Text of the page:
Chavez Hopes for Better US-Venezuela Relations Now

From Rio de Janeiro, Chavez said that now that elections in the US and Venezuela are over, an effort should be made to improve relations between the two countries. Vice-President Rangel, and US Senator Richard Lugar echoed similar comments

Caracas, November 6, 2004—During his trip to Rio de Janeiro, President Chavez said that he hopes that US-Venezuela relations would improve and that the US would now stop its interventionism in US affairs. “Venezuela hopes for a normal relationship with the United States, of mutual respect, of non-intervention, of non-hegemony, and of respect for all,” said Chavez in Rio.

Chavez has on numerous occasions criticized the Bush administration’s invasion of Afghanistan and Iraq, which has annoyed US officials. The Bush administraton, in turn, have repeatedly accused the Chavez government of not doing enough to secure the Venezuelan-Colombian border, of supporting Colombian guerrillas, and have questioned Chavez’s commitment to democracy, in spite of his numerous electoral victories.

From Rio, Chavez congratulated the people of the United States for its demonstration of civility, and went on to call on Bush to reflect and to have a “new focus on the relationships with the world, especially with Latin America and particularly with Venezuela.”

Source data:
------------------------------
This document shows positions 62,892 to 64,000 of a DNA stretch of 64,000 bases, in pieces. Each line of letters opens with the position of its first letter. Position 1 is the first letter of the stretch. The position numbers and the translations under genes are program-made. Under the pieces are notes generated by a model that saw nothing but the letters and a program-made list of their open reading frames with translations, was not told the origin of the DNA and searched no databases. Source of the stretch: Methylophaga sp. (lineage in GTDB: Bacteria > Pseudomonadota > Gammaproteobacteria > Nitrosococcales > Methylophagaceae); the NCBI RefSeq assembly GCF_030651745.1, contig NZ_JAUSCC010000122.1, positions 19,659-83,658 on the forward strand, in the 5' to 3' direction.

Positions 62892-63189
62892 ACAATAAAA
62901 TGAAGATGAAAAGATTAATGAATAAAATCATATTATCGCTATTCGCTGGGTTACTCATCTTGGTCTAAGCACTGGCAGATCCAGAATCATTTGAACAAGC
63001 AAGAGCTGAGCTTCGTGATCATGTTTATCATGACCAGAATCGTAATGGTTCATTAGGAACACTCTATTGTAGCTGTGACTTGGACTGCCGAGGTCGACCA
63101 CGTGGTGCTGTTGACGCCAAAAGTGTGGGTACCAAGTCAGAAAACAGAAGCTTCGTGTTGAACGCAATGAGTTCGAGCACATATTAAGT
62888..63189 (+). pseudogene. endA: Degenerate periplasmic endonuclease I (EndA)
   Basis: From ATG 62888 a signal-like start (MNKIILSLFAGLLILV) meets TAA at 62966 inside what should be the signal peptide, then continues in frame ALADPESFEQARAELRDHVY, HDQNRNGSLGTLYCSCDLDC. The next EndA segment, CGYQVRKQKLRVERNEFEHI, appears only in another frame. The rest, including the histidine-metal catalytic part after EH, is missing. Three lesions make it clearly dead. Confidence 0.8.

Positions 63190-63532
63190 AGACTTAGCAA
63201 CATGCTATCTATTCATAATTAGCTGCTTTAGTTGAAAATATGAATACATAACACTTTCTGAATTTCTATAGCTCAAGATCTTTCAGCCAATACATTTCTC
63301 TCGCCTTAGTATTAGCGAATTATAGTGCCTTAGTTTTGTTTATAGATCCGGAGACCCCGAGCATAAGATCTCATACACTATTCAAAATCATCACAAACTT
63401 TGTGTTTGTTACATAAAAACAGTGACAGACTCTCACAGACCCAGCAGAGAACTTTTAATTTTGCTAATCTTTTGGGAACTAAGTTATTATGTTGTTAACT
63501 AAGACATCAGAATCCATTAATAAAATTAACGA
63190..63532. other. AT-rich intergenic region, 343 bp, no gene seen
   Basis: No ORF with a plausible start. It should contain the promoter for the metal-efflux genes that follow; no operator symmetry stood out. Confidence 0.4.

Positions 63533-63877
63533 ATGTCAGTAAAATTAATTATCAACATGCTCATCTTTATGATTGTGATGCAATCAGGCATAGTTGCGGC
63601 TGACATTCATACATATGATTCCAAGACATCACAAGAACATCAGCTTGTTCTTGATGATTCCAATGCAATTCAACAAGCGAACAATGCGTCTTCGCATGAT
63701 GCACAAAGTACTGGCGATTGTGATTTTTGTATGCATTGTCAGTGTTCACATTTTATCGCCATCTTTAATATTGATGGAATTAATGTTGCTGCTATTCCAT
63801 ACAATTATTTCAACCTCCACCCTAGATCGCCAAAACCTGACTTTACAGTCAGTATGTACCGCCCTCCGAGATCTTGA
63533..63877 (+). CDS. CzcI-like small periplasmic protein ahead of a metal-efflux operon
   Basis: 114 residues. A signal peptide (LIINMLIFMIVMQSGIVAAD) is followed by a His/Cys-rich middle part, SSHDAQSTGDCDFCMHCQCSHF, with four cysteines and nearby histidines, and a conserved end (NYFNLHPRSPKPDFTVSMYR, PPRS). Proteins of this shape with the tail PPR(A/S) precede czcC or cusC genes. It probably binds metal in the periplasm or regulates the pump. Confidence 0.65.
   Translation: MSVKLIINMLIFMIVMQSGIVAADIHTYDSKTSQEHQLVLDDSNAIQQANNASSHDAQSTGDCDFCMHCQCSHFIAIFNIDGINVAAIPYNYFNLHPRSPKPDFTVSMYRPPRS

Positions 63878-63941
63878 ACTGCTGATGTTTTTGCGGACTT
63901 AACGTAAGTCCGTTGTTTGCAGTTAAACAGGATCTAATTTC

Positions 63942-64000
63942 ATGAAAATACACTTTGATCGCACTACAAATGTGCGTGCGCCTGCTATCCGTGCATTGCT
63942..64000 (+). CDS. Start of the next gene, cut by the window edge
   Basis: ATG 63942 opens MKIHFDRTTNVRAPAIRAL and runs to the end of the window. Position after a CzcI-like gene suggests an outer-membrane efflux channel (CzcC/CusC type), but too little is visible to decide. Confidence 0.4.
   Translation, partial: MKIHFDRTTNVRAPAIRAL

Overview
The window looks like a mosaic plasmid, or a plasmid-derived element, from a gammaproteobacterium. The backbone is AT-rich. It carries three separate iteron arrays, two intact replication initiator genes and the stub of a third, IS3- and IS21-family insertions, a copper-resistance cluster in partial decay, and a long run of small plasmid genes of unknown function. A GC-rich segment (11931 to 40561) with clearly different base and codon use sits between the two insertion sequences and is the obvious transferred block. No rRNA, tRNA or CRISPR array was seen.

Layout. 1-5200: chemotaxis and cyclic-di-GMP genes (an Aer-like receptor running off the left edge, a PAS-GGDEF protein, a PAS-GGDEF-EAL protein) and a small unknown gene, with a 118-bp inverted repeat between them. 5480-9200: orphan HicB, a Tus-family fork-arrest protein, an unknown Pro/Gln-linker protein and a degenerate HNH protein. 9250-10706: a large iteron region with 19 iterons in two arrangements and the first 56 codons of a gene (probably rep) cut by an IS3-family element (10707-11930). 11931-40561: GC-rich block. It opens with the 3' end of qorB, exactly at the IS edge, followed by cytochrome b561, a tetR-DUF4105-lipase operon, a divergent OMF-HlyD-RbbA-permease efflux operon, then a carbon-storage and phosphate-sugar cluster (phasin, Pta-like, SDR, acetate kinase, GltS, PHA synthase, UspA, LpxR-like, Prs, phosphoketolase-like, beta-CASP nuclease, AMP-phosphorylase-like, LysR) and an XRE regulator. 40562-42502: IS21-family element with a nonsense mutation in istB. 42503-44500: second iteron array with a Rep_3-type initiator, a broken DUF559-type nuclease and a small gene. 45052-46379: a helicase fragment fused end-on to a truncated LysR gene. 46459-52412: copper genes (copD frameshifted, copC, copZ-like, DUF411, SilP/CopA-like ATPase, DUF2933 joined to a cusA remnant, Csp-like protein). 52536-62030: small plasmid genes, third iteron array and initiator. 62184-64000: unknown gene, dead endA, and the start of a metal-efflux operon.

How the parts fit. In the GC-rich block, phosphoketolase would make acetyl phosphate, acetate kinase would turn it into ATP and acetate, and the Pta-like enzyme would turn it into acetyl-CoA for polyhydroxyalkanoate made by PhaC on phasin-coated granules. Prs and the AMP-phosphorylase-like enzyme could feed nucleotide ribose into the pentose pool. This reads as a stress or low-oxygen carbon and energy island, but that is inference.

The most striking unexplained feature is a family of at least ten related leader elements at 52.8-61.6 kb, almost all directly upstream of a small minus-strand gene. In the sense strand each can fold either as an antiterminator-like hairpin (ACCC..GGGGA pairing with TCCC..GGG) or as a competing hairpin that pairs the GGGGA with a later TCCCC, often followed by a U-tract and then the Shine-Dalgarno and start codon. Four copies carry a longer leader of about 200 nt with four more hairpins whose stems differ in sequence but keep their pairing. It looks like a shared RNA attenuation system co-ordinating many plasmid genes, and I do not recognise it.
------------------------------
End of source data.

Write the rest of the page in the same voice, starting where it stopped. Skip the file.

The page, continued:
The Press Attaché of the US Embassy in Venezuela, Bryan Penn, said that Washington’s policies towards Venezuela would not vary significantly, following the US presidential election. He added, though, that a lowering of the volume and an improvement of bilateral relations would be necessary. “The United States government, as represented by the Embassy here, is ready to explore the possibility of improving relations between both countries,” said Penn.

Venezuela’s Vice-President, José Vicente Rangel, said that Venezuela was “willing to talk” with the U.S. and that “we are looking for ways to cooperate.” However, he also said, “we still have differences of opinion.” Rangel pointed out that Venezuela always has been and still is a reliable supplies of oil and cooperates extensively with the U.S. on anti-drug and anti-terrorism efforts. Rangel’s statements in this regard have been confirmed on various occasions by U.S. Embassy officials in Venezuela.

The U.S. Senate’s chairman of the Foreign Relations Committee, Richard Lugar, also said that a new phase in US-Venezuela relations needs to begin now. “I think it is appropriate that our government has a dialogue with the President of Venezuela,” said Lugar during a conference with investors.